'A Quiet Place' Cast Will All Campaign For Supporting Oscar Nominations

A Quiet Place hit theaters very early in 2018, but Paramount is apparently confident that awards voters have long memories: the studio is going to position the film's cast for potential Oscar nominations. A new report says that after a change in strategy, actors John Krasinski, Emily Blunt, Millicent Simmonds, and Noah Jupe will now all be competing in supporting categories. But will any of them get a nod?

According to a new piece in The Hollywood Reporter, Krasinski and Blunt, the real-life husband and wife team who play husband and wife in the film, were originally going to be pushed for potential awards in the lead categories while the actors who play their children would have been in supporting contention. But after some "additional consideration," they've since decided that the movie is more of an ensemble with no established lead. That necessitated a change in tactic, and now all four actors will be competing in their respective supporting categories (Best Actor in a Supporting Role and Best Actress in a Supporting Role).

THR cites Open Road's Tom Ortenberg as the originator of this particular awards-positioning technique, when he used it to earn a Best Supporting nomination for Matt Dillon in 2005's Crash. Little Miss Sunshine, Babel, Spotlight, and Moonlight have all taken a similar approach, so there's precedent for success here.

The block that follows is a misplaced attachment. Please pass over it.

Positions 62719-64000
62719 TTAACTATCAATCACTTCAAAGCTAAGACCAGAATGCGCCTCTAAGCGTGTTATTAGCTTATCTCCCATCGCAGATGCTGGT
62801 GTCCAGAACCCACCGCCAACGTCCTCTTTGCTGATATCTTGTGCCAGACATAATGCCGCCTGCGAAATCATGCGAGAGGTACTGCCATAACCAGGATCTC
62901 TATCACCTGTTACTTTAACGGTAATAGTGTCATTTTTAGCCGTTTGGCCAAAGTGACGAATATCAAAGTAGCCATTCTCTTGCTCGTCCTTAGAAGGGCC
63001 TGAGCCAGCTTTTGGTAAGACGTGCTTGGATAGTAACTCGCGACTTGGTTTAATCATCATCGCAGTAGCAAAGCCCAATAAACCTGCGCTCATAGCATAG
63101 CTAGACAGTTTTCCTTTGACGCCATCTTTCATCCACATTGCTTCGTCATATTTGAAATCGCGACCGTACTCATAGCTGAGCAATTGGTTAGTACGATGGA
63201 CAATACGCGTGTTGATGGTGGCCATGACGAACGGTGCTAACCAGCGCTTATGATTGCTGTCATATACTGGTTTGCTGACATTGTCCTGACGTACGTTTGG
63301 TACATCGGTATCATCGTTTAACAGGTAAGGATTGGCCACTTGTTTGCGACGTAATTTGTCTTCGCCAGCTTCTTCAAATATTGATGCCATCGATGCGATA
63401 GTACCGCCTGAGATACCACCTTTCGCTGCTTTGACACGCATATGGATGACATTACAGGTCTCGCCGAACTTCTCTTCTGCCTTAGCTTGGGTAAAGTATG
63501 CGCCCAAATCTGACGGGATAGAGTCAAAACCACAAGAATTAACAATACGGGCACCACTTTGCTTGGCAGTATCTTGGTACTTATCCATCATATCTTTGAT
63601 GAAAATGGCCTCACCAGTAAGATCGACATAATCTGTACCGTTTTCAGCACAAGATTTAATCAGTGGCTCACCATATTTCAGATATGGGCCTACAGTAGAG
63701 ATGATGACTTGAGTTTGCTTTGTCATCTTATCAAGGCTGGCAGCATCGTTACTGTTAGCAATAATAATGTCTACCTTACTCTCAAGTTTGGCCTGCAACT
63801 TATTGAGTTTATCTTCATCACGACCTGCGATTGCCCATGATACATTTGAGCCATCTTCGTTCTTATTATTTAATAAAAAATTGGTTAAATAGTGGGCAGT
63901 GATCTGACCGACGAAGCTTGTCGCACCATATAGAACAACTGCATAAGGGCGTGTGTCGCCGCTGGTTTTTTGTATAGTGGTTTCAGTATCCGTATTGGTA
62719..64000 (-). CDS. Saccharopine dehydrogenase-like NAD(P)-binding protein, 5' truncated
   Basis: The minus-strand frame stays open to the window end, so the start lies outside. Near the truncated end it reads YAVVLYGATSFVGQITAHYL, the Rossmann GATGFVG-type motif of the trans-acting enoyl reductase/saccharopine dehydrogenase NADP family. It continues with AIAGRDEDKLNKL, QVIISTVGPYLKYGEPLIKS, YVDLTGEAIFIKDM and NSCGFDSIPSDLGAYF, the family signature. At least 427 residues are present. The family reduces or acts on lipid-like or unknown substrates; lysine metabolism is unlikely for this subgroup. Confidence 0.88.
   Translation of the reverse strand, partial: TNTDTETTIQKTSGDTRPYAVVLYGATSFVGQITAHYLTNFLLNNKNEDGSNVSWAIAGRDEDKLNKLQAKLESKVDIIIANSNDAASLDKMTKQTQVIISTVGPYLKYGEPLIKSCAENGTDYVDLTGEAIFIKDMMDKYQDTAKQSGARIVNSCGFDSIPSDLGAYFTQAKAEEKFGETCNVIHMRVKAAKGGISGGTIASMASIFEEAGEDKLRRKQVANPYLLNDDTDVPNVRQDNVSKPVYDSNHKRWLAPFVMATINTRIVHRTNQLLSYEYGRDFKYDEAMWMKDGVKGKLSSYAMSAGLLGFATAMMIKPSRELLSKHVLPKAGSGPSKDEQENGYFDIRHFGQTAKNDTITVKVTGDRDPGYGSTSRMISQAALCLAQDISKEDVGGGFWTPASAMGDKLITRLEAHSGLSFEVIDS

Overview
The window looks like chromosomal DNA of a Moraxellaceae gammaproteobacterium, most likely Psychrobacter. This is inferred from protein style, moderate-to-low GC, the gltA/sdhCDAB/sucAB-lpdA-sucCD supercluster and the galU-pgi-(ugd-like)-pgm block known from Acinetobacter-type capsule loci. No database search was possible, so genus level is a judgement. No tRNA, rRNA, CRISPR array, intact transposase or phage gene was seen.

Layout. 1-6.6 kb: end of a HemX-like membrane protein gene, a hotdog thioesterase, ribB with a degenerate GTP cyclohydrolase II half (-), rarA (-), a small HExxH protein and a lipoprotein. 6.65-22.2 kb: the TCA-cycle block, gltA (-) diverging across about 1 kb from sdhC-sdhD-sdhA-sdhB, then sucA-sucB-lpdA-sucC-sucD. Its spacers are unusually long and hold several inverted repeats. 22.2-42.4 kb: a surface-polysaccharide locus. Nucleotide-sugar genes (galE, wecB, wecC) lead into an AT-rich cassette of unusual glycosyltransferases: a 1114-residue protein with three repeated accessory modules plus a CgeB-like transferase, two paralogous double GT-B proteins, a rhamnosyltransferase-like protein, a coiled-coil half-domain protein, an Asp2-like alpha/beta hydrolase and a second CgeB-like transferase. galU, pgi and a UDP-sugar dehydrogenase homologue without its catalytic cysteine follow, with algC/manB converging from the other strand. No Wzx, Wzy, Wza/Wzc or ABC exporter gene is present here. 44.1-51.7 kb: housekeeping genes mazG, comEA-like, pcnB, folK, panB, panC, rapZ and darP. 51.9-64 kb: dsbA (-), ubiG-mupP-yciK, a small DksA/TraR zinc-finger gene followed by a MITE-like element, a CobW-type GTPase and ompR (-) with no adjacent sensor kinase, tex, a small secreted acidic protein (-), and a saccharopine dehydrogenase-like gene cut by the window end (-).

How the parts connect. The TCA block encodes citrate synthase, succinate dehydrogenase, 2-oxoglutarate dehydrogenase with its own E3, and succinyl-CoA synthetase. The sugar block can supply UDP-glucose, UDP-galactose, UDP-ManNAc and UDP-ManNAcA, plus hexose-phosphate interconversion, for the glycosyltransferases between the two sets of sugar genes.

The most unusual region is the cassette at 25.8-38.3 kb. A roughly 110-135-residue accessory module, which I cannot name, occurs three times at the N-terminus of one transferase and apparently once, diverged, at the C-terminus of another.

The outlet speculates that part of the reason behind this shift could be to protect Blunt from the (admittedly far-fetched) possibility of splitting votes in the lead actress category should she be nominated for her work in this winter's Mary Poppins Returns. Julie Andrews won an Oscar for Best Actress for originating the title character in the first film...although with today's voting body, a Best Actress nomination for Blunt is far from a sure thing.

In addition to shocking the industry with his effectiveness directing a genre picture, Krasinski delivered an emotional performance as the patriarch of a family who must survive in utter silence or be hunted by alien creatures that track their prey by sound. But as good as he was, Emily Blunt was far better. This was Krasinski's movie, but in terms of acting performances, Blunt ran away with it as a determined mother who's fiercely protective of her children. The kids were both solid, too, although deaf actress Millicent Simmonds likely has a much better shot at securing a nomination than Noah Jupe. That's not a dig against his performance, just an acknowledgement that the Academy loves a nice pre-packaged narrative, and a nod for the charismatic Simmonds would be quite the success story.